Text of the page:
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Fresh ways with... onions?

Bon Appetit’s De De Wilson gives an international education on onions.
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Okay... it’s probably not your first choice when choosing a vegetable. But, the onion is an ingredient that crosses almost every international boundary. Whether you’re dining on Moroccan, Italian, French or Asian food, onions enhance each of these culture’s traditional dishes. Bon Appetit’s De De Wilson gives an international education on onions. Check out her recipes below.

ALSATIAN ONION AND BACON TARTLETS (By Chef Ramon Ost from Sandrine’s in Cambridge, Massachusetts)

Makes 12

Crust (purchased crust can be substituted):

2 1/2 cups all purpose flour

2 tablespoons sugar

1 teaspoons salt

1 cup (2 sticks) chilled unsalted butter, cut into 1/2-inch pieces

6 tablespoons (or more) ice water


8 ounces bacon, cut crosswise into 1/4-inch strips

1 1/2 pounds onions, chopped

3 tablespoons unsalted butter

3 tablespoons plus 2 teaspoons all purpose flour

1 1/2 cups whole milk

3 large egg yolks

1/2 teaspoon salt

1/2 teaspoon ground black pepper

1/8 teaspoon ground nutmeg

Chopped fresh parsley

For crust:

Blend flour, sugar and salt in processor. Add butter and cut in using on/off turns until mixture resembles coarse meal. Add 6 tablespoons water and process using on/off turns until mixture forms moist clumps, adding more water by teaspoonfuls if dry. Gather dough into ball. Shape into log. Wrap in plastic and chill 1 hour.

Preheat oven to 400F. Cut dough crosswise into 12 equal slices. Roll out each slice on lightly floured surface to 6-inch round. Transfer each round to 4-inch-diameter tartlet pan with removable bottom. Press dough onto bottom and up sides of pan. Trim off excess dough. Pierce bottom with fork. Refrigerate 10 minutes. (Can be made one day ahead. Cover and chill.)

For filling:

Sauté bacon in large pot over medium heat until brown, about 9 minutes. Discard all but 3 tablespoons drippings from bacon. Add onions to bacon and sauté until tender, about 8 minutes. Cool.

Melt butter in heavy medium saucepan over medium heat. Add flour and stir 2 minutes (do not brown). Gradually whisk in milk. Increase heat to medium-high and boil 1 minute, whisking constantly. Remove from heat. Whisk yolks in medium bowl to blend. Gradually whisk in hot sauce. Mix in onion mixture, salt, pepper and nutmeg. (Filling can be made 1 day ahead. Cool slightly then cover and chill).

Preheat oven to 400F. Place tartlets on baking sheet and bake until golden brown, pressing bottom and sides with back of fork if crust bubbles, about 18 minutes. Cool slightly. Reduce oven temperature to 350F. Spoon filling (about 1/4 cup) into each tartlet. Bake until tops begin to brown, about 20 minutes.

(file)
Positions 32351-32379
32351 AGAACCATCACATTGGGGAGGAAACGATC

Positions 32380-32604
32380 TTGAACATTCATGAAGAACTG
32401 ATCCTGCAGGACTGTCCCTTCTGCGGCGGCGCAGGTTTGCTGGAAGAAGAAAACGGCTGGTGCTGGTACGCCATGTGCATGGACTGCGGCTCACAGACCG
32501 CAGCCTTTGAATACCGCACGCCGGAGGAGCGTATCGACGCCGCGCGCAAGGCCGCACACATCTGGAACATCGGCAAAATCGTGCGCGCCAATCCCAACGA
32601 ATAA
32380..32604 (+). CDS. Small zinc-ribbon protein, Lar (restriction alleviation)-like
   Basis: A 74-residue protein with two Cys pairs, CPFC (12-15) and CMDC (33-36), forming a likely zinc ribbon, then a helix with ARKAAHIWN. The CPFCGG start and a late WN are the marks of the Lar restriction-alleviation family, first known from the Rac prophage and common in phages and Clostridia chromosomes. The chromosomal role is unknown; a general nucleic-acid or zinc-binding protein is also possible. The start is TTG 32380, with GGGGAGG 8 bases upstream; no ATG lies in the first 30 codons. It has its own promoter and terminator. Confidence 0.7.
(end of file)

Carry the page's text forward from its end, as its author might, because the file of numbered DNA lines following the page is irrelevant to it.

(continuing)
Transfer tartlets to racks and cool slightly. Remove from pans. Sprinkle with parsley and serve.

CARAMELIZED ONION DIP You will never make the kind with dry-soup mix again.

Makes 1 1/4 cups dip


2 cups sliced and chopped yellow onions

3 tablespoons light olive oil

1 cup sour cream, regular, lowfat or nonfat



Herbs de Provence, garam masala

Method: Cook the onions in olive oil over medium heat in a heavy-bottomed sauté pan to a rich golden brown, stirring frequently. This will take about 30 minutes; the long, slow cooking brings out the sugars in the onions. Be patient and make sure they become well caramelized.

Cool to room temperature, then fold into sour cream. Season liberally with salt and pepper and either herbs de Provence for a French flavor or garam masala for an Indian flavor.

Serve immediately, or store in an airtight container up to 3 days. The flavor actually improves if it sits overnight. Serve with an assortment of raw and steamed vegetables and chips.

STUFFED ONIONS Onions can be stuffed with a variety of fillings. Use your own favorite

recipes for an Indian inspired curry, an Asian stir-fry, a Spanish chicken and rice or an Italian risotto.

Here are basic guidelines for stuffing an onion:

1. Start with large yellow onions (one per serving), at least 3 1/2 inches to 4-inches across. Peel; slice 1/2-inch off the bottom of the onion so that it will stand up. Slice 1-inch off of the top. Use a melon baller tool or sharp spoon to scoop out most of the flesh leaving a 1/2-inch wall all around making sure not to create a hole in the bottom. If you do, it can be patched with a piece of loose onion before stuffing.

2. Bring a pot of salted water to a boil and add onion shells. Simmer for about 8 minutes or until tender but still holding their shape. Drain on a rack set over a sheet pan. These can be done the day before and refrigerated.

3. Preheat oven to 350 degrees. Have ready an approximately 2-inch deep casserole dish. Place onions in dish, not touching, and stuff with your favorite room temperature cooked filling. Add a little broth, water or white wine to the dish to come 1/4-inch up the sides of the onions. Cover with foil and bake for about 20 minutes or until heated through. Serve immediately.

Recipes from Bon Appetit magazine. Reprinted by permission. For more recipes and to check out the latest issue of Bon Appetit, you can visit the magazine’s Web site at: